08292016Mon
Last update: Mon, 29 Aug 2016 05pm

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The importance of a well-functioning and liquid derivative market cannot be stressed enough when it comes to creating a sustainable and robust financial ecosystem. Sadly, in Pakistan there is yet to be a concerted effort aimed at creating a derivative market that will make our integration into the global markets possible.
Crescent Steel and Allied Products (PSX: CSAP) continued its strong performance in FY16 on the back of orders from gas utility companies and infrastructure projects. The company ended the fiscal year 2016 with an EPS of Rs15.05, up a mammoth 424 percent compared to fiscal year 2015. The result was also accompanied by a final dividend of Rs2 per share, taking the dividend tally for the whole year to Rs5 per share.
The performance of Century Paper & Board Mills Limited (CPBM), a flagship company of the Lakson Group of Companies has remained satisfactory during the recently ended fiscal year. The company closed FY16 on a higher note and successfully brought itself out of the red, reporting Rs322 million in profit after tax.
A decade later, the $800 million ghost refuses to rest in peace. It is fair to say that the UAE-based Etisalat has given its Pakistani interlocutors a run for their money. The Emirati telco still owes the Pakistani government $800 million from its 26 percent management-stake-buyout in PTCL back in 2005-06. Since then, two different governments have tried to get the remaining money back, but in vain.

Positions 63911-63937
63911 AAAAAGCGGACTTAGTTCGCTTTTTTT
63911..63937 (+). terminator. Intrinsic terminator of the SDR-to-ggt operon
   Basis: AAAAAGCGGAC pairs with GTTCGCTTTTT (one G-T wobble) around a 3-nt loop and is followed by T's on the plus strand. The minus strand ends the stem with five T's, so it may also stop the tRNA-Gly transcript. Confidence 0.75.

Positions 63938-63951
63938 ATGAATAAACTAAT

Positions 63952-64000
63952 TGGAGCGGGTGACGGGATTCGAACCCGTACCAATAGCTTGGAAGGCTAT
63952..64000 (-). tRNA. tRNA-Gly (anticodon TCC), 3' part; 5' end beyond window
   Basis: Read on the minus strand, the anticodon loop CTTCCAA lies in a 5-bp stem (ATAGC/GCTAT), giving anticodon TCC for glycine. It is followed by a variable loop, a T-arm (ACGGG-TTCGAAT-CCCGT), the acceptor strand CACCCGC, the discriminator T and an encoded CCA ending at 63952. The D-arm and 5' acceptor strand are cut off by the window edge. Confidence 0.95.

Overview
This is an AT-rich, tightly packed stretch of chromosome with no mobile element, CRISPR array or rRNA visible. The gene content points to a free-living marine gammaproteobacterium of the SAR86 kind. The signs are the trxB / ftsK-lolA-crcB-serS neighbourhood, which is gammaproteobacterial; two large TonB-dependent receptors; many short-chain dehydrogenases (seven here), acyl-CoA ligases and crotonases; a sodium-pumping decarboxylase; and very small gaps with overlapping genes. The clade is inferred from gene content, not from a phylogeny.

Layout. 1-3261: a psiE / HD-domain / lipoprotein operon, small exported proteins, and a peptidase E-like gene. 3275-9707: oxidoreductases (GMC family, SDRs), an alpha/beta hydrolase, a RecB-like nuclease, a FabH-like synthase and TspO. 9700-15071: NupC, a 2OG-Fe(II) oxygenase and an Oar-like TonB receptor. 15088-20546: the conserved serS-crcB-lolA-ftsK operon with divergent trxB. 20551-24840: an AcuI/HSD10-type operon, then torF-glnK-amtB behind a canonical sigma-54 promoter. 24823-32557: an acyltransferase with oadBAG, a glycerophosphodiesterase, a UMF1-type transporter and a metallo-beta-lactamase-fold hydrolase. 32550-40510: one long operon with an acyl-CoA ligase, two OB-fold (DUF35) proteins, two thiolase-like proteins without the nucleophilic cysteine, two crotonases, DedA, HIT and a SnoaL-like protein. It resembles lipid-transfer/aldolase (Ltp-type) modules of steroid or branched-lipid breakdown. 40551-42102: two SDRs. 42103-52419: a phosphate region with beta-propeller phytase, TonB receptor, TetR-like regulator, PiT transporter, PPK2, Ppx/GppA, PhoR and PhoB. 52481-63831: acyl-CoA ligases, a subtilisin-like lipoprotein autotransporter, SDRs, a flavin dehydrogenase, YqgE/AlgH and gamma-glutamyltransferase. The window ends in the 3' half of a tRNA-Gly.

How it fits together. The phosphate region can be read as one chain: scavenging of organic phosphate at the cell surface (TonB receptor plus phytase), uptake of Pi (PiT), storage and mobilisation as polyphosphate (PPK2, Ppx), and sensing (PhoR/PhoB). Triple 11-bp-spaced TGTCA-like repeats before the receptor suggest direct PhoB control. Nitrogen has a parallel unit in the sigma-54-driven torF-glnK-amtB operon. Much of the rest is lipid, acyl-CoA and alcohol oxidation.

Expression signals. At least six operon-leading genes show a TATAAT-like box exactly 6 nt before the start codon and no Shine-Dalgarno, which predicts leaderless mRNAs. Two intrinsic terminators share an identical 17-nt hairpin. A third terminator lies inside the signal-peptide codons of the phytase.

Pakistan's National Action Plan (NAP) has been making headlines at home lately, as blame is being passed back and forth between the military and the civilian leadership over its non-implementation. But whose responsibility is the 20-point NAP, and who is to blame for its inaction? These are important questions, to which factual answers are unlikely.
It is no secret that Pakistan has a dilapidated and obsolete transmission network that is in dire need of a revamp. This column has always stressed that it is not power generation that is the main problem but rather the recovery of dues as well as the state of the transmission and distribution system.
Tri-Pack Films Limited (Tri-Pack) the leading manufacturer of BOPP and CPP films in the country saw its revenue staying under pressure during the six-month period of 2016. It seems that once again the company was unable to fully utilize the growth in the FMCG sector. Consumer goods companies are the biggest purchasers of Tri-Pack's offerings. However, despite an unimpressive top line, the firm was able to register an impressive 70 percent year-on-year growth in its bottom line for the period ended June 2016, and that has kept the firm in a good shape.